The ‘effectiveness of the Treaty’ would be greatly diminished and its ‘purpose’ would be seriously compromised if the Community were not allowed to act beyond the narrow sphere of the exclusive competences attributed to it. In other words, if [Member] States could freely use their powers… one could fear a fragmentation of the integration project.


The Court occasionally refers to ‘exclusive’ State powers as ‘retained powers’ or ‘areas of reserved competence’. There are a few powers which could be truly seen exclusively of the State’s competence.6


A list is given (e.g. conditions for granting nationality, system of attribution of surnames), also specific spheres in which the EU has received competence but only limited powers to act – the road to harmonisation of national laws being totally or partly prohibited (education, public health, social protection, social rights), and a domain in which the EU has exercised the powers of harmonisation that it possesses only in a piecemeal fashion (direct taxation).


However the exercise of this competence is subject to the ‘limits’ laid down by EU law, and Azoulai warns that ‘There simply is no nucleus of sovereignty that the Member States can invoke, as such, against the Community [read: ‘EU’]’.





In 1969, France argued that a decision had been taken in monetary policy where the Member States were exclusively competent. However, while paying lip service to this, the Court ruled that there were general obligations for states to coordinate their economic policies and to treat their policies on foreign exchange as a matter of ‘common concern’. Being the expression of a fundamental requirement of ‘solidarity’ within the Community, these spiritual obligations took precedence. Membership of the [EU] Community holds that governments undertake to cooperate in a spirit of loyalty and solidarity, even in policies that come within the scope of their retained powers.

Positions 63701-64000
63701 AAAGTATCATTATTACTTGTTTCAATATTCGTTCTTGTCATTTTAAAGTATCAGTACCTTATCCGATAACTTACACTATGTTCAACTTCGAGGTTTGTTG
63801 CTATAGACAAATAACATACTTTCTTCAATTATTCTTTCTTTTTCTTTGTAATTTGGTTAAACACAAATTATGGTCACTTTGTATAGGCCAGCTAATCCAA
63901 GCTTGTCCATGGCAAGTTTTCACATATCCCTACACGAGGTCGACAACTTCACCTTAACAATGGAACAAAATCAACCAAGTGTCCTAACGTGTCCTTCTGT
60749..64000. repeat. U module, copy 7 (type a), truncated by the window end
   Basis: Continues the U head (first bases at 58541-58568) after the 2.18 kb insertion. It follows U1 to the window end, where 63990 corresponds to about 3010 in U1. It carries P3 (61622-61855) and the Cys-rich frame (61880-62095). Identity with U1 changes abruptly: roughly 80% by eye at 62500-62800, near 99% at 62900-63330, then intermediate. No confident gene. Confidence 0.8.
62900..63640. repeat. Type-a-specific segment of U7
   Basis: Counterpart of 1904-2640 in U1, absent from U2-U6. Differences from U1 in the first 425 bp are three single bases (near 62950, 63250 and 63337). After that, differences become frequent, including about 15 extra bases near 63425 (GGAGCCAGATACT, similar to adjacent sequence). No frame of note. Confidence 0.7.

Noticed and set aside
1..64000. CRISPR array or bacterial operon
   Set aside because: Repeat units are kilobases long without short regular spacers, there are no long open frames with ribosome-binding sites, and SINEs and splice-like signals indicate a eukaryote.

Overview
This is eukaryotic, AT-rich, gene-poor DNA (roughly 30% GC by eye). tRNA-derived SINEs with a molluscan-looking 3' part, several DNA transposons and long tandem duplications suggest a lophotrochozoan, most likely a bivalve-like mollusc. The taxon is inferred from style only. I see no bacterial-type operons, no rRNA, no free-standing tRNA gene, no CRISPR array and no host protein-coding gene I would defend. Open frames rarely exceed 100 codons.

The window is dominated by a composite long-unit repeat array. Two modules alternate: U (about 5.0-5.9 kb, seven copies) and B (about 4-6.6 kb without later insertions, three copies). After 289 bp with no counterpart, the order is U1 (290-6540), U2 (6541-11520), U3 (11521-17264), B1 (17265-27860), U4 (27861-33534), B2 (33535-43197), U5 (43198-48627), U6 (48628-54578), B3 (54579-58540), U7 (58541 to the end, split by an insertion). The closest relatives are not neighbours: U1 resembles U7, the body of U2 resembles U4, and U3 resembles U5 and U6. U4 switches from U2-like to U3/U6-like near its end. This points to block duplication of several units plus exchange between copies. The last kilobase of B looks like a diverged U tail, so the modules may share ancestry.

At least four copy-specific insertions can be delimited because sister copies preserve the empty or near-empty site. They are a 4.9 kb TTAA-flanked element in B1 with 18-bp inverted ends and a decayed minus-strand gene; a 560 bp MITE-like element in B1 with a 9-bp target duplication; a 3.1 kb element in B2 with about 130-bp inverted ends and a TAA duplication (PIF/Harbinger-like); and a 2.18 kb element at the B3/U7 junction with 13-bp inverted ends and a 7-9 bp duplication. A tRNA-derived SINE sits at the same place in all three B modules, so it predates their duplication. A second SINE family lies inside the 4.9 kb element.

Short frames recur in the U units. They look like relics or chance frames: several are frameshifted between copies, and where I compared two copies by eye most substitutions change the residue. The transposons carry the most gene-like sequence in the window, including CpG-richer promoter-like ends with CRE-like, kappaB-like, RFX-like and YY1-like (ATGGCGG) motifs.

The Court sees Treaty obligations for ‘responsibilization’. National authorities are vested with thinking if not acting ‘European’ to the full extent of the State’s capacity. (cf. the Directive on cross-border health care).


Azoulai also determines another justification for EU intervention, an EU belief in the protection of individual situations within the European space. By acting only for a part of the EU’s citizens, national governments potentially endanger the ‘common interest of the Member States and of their citizens’.





Binding EU Case Law would concur with Azoulai:7


The Court has, however, stated on numerous occasions, as settled case-law, that there are certain areas in which, even though they fall in principle within the exclusive [law-making] power of the Member States, Community law sets limits to that power.”